Enzymes: the workers in our body
Enzymes control all metabolic processes in the human organism, from simple digestion to highly complex immune reactions. Enzymes are the work and life force of the human body. Regular consumption of enzymes and enzyme-rich foods is therefore considered a key to vibrant health, disease prevention and anti-aging. Already in the innate immune system of newborns, it is the enzymes and antibodies given by the mother that control further immune acquisition and defence. Enzymes enable our reproduction and are involved in regulating inflammation and wound healing. Every cell in our body requires enzymes for its biochemical functions. Accordingly, a lack of enzymes can accelerate the aging process and be the cause of health problems.
During digestion, the body uses a variety of enzymes to break down macronutrients (proteins, fats and carbohydrates) into their smaller components. The proteins in food are splitten into individual amino acids or short chains of a few amino acids (oligopeptides) by protein-cleaving enzymes (proteases and peptidases) in the stomach and especially in the small intestine. These can then be absorbed through the intestinal wall.
Proline is an amino acid for which our body itself hardly has any cleavage enzymes. Proline is a component of gluten, the “glue protein” in cereal products, and is responsible for the fact that gluten cannot be simply digested and leads to gluten sensitivity and even chronic intestinal inflammation (coeliac disease) in many people. As a result of the inflammatory irritations, misdirected immune reactions to gluten can occur, so-called autoimmune reactions, which further trigger the symptoms.
The specialty of prolyl oligopeptidase is the cleavage of particularly resistant proline compounds with which foreign proteins, such as those found in viruses and bacteria but also in almost indigestible gluten, protect themselves from the body’s own defenses and digestion.
Prolyl oligopeptidases cleave proline
Gastrointestinal proteases produced by the human organism, such as pepsin in the stomach or trypsin and chymotrypsin in the small intestine, which serve to digest proteins, are not able to break down dietary proteins with a high proline content, such as the hard-to-digest prolamine compounds in cereals. Gluten, which is also referred to as “glue” or “glue protein”, has viscoplastic properties that, from the bread industry’s point of view, increase the slice resistance and thus the technological quality of bread. For this reason, cereals such as wheat and rye in particular have been deliberately bred for a high gluten content. This has led to more and more consumers seeking ways to a low gluten diet.
Prolyl oligopeptidases can also crack stubborn peptides or prolamins as they specialize in cleaving such proline compounds. On the one hand, cereals produce prolamines, which are hard to cleave, and on the other hand, amylase-trypsin inhibitors, which inhibit the digestion of sugars and proteins by enzymes in the small intestine. And why are they doing this? Quite simply: to ward off predators. In contrast to apples, which are looking to be eaten by humans and animals because of the wider distribution of their seeds, wheat sees us as parasites or enemies and tries to make life difficult for us in the truest sense of the word by producing defence substances against predators. Among other things, prolamin peptides are responsible for gluten sensitivity, gluten intolerance and even severe diseases of the small intestine such as coeliac disease. The industry has therefore long used such prolyl oligopeptidases to produce foods such as gluten-free beer and gluten-free baked goods.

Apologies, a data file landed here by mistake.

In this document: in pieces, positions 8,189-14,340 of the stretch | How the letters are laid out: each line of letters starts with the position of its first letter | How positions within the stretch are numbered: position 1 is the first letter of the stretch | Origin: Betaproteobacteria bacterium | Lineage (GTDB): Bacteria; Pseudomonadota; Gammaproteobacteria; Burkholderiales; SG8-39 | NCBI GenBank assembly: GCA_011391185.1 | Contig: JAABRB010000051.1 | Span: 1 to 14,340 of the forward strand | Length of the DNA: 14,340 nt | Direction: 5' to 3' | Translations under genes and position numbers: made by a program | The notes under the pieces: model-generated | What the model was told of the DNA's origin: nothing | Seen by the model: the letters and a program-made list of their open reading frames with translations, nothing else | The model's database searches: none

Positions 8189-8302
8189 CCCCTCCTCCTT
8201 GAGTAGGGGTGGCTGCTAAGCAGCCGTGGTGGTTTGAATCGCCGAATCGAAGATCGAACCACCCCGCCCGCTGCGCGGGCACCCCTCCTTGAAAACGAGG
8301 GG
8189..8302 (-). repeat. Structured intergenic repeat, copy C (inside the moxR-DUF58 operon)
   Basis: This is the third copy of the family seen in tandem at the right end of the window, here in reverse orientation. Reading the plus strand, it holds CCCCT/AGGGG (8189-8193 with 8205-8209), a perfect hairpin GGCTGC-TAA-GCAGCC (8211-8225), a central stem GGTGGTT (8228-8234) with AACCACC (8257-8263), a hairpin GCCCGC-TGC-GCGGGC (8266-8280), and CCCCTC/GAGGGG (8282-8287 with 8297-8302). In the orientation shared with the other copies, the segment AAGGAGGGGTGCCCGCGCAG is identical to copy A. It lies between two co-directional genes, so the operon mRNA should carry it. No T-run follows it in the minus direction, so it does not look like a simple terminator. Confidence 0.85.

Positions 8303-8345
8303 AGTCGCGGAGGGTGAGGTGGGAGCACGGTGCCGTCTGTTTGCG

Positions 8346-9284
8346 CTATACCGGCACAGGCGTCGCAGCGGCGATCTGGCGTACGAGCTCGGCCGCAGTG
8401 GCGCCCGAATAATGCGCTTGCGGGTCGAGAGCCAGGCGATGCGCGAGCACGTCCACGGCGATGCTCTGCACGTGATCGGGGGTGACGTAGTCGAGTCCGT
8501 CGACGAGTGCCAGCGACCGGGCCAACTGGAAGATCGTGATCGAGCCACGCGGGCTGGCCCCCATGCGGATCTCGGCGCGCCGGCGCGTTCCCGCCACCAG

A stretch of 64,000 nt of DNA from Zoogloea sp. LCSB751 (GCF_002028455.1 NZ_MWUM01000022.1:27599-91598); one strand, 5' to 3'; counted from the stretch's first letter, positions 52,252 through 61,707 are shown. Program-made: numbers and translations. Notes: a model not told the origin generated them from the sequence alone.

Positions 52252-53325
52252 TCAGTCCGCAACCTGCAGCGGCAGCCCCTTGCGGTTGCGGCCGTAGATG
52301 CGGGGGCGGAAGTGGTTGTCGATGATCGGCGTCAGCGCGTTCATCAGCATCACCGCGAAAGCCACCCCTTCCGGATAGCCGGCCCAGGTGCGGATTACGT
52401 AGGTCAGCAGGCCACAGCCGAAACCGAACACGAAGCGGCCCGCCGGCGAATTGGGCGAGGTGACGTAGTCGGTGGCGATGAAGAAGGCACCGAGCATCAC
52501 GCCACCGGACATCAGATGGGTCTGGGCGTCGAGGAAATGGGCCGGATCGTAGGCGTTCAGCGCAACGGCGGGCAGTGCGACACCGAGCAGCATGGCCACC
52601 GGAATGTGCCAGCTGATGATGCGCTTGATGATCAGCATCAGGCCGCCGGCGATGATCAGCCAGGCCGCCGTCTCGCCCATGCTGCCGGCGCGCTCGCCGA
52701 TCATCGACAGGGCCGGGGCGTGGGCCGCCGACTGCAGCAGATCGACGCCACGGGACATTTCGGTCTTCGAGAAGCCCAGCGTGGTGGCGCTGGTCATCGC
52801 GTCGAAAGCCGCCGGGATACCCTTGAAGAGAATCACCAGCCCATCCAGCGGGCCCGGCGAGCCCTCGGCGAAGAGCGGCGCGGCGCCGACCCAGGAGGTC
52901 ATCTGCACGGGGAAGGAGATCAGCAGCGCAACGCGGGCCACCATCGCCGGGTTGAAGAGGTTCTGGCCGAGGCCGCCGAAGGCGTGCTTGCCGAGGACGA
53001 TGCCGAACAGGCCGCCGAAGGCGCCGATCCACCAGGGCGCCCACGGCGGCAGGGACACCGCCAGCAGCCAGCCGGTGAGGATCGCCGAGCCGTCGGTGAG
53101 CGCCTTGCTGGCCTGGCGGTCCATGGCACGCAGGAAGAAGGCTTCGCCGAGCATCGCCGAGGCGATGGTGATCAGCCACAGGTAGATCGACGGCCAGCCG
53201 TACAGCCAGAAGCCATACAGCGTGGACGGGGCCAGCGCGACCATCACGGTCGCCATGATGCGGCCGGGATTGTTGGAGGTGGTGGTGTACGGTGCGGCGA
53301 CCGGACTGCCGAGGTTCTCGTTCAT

Coeliac disease & gluten intolerance
Coeliac disease affects about eighty million people worldwide. This inflammatory disease of the small intestine is a lifelong major burden and is even hereditary. Coeliac disease is triggered by the ingestion of wheat gluten, respectively gliadin and similar peptides from other grains such as barley (hordein), rye (sekalin) or corn (zein). As “glue protein”, gluten is also responsible for the popular baking properties of grain. Gluten is the general name that summarises the family of these prolamine glycopeptides. They are all characterised above all by a high proportion of the amino acids proline and glutamine, whereby the former is very difficult to metabolise and is also immunoreactive and attacks the epithelium of the small intestine.
In terms of tissue profile, coeliac disease is characterised by a flattening of the villi of the small intestine and larger depressions in the intestinal mucosa, in addition to often creeping inflammation. These lead to a loss of resorption surface area during food intake. This very often results in malabsorption of nutrients, vitamins and minerals and entails an increased risk of a number of multiple diseases. The patient virtually “starves” while eating. However, not only the degenerative form of coeliac disease, but also the milder forms of gluten sensitivity or gluten intolerance can cause symptoms such as diarrhoea, abdominal pain or flatulence and fatigue. Since the actual coeliac condition is often not detected diagnostically, with a view to gluten intolerance, there remains a high number of unidentified cases that are creeping along.
Gluten free diet
The central and globally recognised therapeutic cornerstone for ailments caused by cereal prolamines is a strict gluten-free diet. It is considered the only effective measure to treat coeliac disease and improve its accompanying comorbidities. The gluten-free ketogenic diet, as developed by Dr. Reinwald in his protocol, is very suitable as a basic dietary measure for a gluten-free diet. However, a diet alone is not always effective, as many people react violently to even the smallest amounts of these immune-reactive and inflammation-producing prolamins, which are also contained in many other products such as lipsticks, medicines, soft drinks, condiments or even nasal sprays. Prolyl oligopeptidases such as those contained in ProZYM plus can optimally complement a gluten-free diet and at the same time serve as a preventive for better utilisation and cleavage of the prolamines in grains as well as from other products containing gluten.
Notes on ProZYM plus